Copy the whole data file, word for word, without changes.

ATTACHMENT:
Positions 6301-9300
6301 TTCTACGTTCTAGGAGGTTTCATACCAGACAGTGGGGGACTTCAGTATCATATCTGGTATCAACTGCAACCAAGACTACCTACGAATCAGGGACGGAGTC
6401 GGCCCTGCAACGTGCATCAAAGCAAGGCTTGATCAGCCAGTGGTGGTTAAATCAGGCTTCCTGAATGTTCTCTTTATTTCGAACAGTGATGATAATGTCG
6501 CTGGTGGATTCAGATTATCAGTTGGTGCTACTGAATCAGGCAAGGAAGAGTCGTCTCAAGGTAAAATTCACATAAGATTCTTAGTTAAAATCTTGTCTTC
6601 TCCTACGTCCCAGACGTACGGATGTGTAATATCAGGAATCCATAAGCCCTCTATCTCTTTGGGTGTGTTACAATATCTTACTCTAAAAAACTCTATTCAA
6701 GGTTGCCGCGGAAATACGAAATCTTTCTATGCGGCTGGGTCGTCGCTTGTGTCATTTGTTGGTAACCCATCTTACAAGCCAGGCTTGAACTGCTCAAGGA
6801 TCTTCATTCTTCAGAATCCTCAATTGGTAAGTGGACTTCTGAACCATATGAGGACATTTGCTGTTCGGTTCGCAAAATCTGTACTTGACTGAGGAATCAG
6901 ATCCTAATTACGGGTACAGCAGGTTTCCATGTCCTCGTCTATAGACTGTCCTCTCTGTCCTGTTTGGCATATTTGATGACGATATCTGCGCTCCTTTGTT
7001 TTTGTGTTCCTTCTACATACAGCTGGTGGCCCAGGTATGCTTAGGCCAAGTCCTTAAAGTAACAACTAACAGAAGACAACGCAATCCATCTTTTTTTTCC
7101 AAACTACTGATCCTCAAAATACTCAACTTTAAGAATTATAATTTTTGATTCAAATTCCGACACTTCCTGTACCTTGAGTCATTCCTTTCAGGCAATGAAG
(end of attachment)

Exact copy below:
Positions 6301-9300
6301 TTCTACGTTCTAGGAGGTTTCATACCAGACAGTGGGGGACTTCAGTATCATATCTGGTATCAACTGCAACCAAGACTACCTACGAATCAGGGACGGAGTC
6401 GGCCCTGCAACGTGCATCAAAGCAAGGCTTGATCAGCCAGTGGTGGTTAAATCAGGCTTCCTGAATGTTCTCTTTATTTCGAACAGTGATGATAATGTCG
6501 CTGGTGGATTCAGATTATCAGTTGGTGCTACTGAATCAGGCAAGGAAGAGTCGTCTCAAGGTAAAATTCACATAAGATTCTTAGTTAAAATCTTGTCTTC
6601 TCCTACGTCCCAGACGTACGGATGTGTAATATCAGGAATCCATAAGCCCTCTATCTCTTTGGGTGTGTTACAATATCTTACTCTAAAAAACTCTATTCAA
6701 GGTTGCCGCGGAAATACGAAATCTTTCTATGCGGCTGGGTCGTCGCTTGTGTCATTTGTTGGTAACCCATCTTACAAGCCAGGCTTGAACTGCTCAAGGA
6801 TCTTCATTCTTCAGAATCCTCAATTGGTAAGTGGACTTCTGAACCATATGAGGACATTTGCTGTTCGGTTCGCAAAATCTGTACTTGACTGAGGAATCAG
6901 ATCCTAATTACGGGTACAGCAGGTTTCCATGTCCTCGTCTATAGACTGTCCTCTCTGTCCTGTTTGGCATATTTGATGACGATATCTGCGCTCCTTTGTT
7001 TTTGTGTTCCTTCTACATACAGCTGGTGGCCCAGGTATGCTTAGGCCAAGTCCTTAAAGTAACAACTAACAGAAGACAACGCAATCCATCTTTTTTTTCC
7101 AAACTACTGATCCTCAAAATACTCAACTTTAAGAATTATAATTTTTGATTCAAATTCCGACACTTCCTGTACCTTGAGTCATTCCTTTCAGGCAATGAAG